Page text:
This change from profit-linked incentives to investment-based deductions proposed in the September DTC will regress the growth of SEZs. This is because the shift to investment-based deductions will demoralise the low capital intensive projects, particularly in the IT/IT enabled services (ITES) sector. Thus, given that 353 SEZs out of 579 formally approved SEZs belong to the IT/ITES sector, the magnitude of impact of investment-based deductions on SEZs is anyone’s guess. More importantly, the provisions of the September DTC, would lead to tax discrimination between the existing SEZ developers and SEZ units on one hand, and the new SEZ developers and SEZ units on the other.

Even if it is argued that, given the long stop dates suggested in the September DTC (31 March 2012 for SEZ developers and 31 March 2014 for SEZ units), companies would be prompted to pace up their projects and benefit from the profit-linked incentives, it seems rather difficult to justify the levy of MAT on SEZ developers and SEZ units. Even though MAT paid by the companies may be carried forward and set off in the subsequent 15 years, the levy of MAT will result in additional cash outflow issue to such companies, particularly small and medium enterprises (SMEs). Thus, instead of assisting the companies in overcoming the jolts of liquidity crunch, levy of MAT will add to the cash crunch of companies.

It is also interesting to note that, under the present provisions of SEZA 2005, applicability of the September DTC to SEZs may be challenged. This is because SEZA 2005 has an overriding effect over anything inconsistent with its provisions. In other words, to uphold the applicability of the September DTC to SEZs, the provisions of SEZA 2005 will need to be amended and a niche created for the September DTC.

Undoubtedly, the withdrawal of exemptions proposed in the September DTC for SEZs is anti-thesis to the Finance Minister’s statements, on 26 February 2010, in the budget speech:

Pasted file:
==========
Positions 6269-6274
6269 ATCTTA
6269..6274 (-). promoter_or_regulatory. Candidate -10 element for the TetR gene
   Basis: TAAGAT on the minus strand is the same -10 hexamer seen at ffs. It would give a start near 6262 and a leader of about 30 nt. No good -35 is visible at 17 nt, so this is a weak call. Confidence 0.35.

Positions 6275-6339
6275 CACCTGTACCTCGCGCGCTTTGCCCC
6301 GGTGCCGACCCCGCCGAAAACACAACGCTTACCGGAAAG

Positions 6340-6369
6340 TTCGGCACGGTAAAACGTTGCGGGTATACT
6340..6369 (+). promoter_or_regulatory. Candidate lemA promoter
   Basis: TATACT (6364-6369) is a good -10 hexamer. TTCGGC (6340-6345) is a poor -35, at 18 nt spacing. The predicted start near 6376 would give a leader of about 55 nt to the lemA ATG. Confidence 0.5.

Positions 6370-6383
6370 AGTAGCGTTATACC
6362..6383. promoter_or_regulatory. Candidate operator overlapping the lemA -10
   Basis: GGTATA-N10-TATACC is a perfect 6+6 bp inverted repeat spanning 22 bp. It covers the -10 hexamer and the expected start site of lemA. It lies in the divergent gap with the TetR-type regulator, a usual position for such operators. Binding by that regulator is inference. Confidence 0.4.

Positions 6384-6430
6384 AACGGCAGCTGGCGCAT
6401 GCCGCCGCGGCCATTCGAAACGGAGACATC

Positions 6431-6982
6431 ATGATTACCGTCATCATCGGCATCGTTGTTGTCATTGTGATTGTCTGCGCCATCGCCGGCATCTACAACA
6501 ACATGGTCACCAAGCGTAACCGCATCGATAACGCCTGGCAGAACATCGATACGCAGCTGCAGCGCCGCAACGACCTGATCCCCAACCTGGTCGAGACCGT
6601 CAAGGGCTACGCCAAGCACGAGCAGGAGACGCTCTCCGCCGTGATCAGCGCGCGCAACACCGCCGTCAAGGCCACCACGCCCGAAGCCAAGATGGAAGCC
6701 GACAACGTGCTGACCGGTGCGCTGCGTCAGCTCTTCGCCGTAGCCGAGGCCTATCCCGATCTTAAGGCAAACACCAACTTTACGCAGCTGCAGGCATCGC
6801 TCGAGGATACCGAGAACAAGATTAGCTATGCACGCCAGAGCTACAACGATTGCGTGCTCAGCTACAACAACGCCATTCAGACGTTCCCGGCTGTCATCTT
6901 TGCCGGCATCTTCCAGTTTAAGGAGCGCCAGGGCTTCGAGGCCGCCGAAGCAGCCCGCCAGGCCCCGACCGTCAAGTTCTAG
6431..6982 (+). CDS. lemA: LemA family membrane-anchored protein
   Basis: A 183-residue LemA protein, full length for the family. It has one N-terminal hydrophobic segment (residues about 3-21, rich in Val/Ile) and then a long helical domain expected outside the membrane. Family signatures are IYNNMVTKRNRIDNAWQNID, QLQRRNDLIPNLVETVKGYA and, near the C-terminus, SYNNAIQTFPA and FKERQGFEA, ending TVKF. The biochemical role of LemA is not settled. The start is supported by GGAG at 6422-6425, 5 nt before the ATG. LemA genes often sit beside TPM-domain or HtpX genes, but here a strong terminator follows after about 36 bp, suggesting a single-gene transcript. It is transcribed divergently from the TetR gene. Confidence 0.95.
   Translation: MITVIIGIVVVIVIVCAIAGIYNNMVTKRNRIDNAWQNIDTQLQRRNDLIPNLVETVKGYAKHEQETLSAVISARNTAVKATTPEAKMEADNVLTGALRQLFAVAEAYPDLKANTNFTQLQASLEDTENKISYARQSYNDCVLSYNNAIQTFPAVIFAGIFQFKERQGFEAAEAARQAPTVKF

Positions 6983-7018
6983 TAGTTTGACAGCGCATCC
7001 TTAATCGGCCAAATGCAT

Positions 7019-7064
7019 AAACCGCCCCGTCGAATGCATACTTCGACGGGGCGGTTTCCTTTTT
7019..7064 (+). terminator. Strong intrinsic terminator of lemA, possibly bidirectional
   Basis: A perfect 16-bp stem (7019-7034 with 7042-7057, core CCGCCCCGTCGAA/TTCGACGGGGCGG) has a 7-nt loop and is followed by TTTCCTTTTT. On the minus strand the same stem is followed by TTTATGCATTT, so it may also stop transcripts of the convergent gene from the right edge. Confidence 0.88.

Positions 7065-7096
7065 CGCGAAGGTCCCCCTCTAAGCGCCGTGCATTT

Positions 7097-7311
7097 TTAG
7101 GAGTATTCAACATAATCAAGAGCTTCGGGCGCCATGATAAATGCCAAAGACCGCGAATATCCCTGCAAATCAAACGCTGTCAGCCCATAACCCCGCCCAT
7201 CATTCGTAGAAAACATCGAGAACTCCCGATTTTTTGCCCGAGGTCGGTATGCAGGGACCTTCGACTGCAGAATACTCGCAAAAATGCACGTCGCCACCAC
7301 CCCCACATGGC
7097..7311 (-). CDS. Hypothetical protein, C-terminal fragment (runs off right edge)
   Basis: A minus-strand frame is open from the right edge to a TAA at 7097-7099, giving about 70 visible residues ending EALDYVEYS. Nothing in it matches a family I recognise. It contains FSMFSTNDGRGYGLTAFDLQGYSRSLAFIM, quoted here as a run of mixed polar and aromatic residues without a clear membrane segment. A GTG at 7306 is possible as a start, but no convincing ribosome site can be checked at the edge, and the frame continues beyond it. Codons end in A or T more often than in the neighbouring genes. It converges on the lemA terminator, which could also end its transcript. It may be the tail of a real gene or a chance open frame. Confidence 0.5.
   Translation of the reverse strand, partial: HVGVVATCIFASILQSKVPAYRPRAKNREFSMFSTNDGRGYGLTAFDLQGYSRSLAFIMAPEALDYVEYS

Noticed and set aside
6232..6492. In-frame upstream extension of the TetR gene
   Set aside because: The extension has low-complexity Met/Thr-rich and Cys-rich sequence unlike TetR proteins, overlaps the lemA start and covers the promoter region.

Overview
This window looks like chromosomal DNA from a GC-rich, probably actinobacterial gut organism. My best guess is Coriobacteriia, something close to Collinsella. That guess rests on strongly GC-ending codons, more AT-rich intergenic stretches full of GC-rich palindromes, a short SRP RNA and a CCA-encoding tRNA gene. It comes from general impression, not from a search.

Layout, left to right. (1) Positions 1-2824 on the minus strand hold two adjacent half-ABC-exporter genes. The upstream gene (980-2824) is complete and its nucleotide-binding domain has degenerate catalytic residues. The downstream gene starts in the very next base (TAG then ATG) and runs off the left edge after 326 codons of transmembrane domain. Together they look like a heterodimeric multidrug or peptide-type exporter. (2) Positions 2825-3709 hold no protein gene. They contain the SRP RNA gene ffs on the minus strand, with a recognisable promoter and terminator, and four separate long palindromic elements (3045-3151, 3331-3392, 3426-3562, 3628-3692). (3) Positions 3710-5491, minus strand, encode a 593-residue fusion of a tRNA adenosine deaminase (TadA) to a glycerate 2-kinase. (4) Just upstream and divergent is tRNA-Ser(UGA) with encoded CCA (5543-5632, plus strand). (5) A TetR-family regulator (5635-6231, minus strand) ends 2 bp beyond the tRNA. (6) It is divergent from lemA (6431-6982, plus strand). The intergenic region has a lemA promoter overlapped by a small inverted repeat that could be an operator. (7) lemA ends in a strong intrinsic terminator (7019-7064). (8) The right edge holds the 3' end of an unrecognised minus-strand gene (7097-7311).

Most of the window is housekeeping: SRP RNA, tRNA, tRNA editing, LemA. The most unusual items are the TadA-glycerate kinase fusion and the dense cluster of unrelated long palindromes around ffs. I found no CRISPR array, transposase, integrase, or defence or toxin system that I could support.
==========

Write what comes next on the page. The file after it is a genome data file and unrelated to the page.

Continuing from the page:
‘The SEZs have attracted significant flows of domestic and foreign investment… [the] government is committed to ensuring continued growth of SEZs to draw investments and boost exports and employment.’

‘Promissory estopple’, an equitable principle, is intended to counter the evading tendencies of parties (including the government) and insist that parties fulfil the promises or commitments made to the other party, when such other party has acted in accordance with the promise or commitment. This doctrine has also been incorporated under s115 of the Indian Evidence Act 1872.

However, it may be too far-fetched to say that the legislature can be ‘estopped’ from enacting a new legislation, even if such new legislation takes away certain exemptions. The courts in India have held in various cases that the doctrine of promissory estopple cannot be invoked against statutory provisions.

SEZs today are not only a tool for export promotion, but also contain the potential to generate an economic spin off of enormous proportions leading to regional development. The international experiences of SEZs lend credibility to the fact that countries such as China, Ireland, and the Philippines have achieved high economic growth supported by strong performance of their SEZs. This is primarily because of sustained fiscal incentives over a long term and an attractive policy framework covering preferential policy and procedures, zonal administration and labour laws.


It is high time that the MoC and MoF stop their supremacy war. The government must recognise that SEZs are a long-term project and must not curb the fiscal incentives proposed under the September DTC. Largely, the September DTC has been a dampener on the investment sentiment of the global and domestic investors in SEZs, and exposed the unstable policy framework in India. Thus, instead of nurturing the policy on SEZs, settling the turbulence created by recession and removing the operational anomalies, the SEZs in India have been nipped in the bud. Alas, Indian SEZs competing with Chinese SEZs continues to be a dream.

The views expressed are those of the authors and do not reflect the official policy or position of Amarchand Mangaldas.


  1. The September DTC has been given the nod by the Cabinet of Ministers and has been tabled before the Lok Sabha. Once approved by both houses of the Parliament (Lok Sabha and Rajya Sabha) it will come into force from 1 April 2012.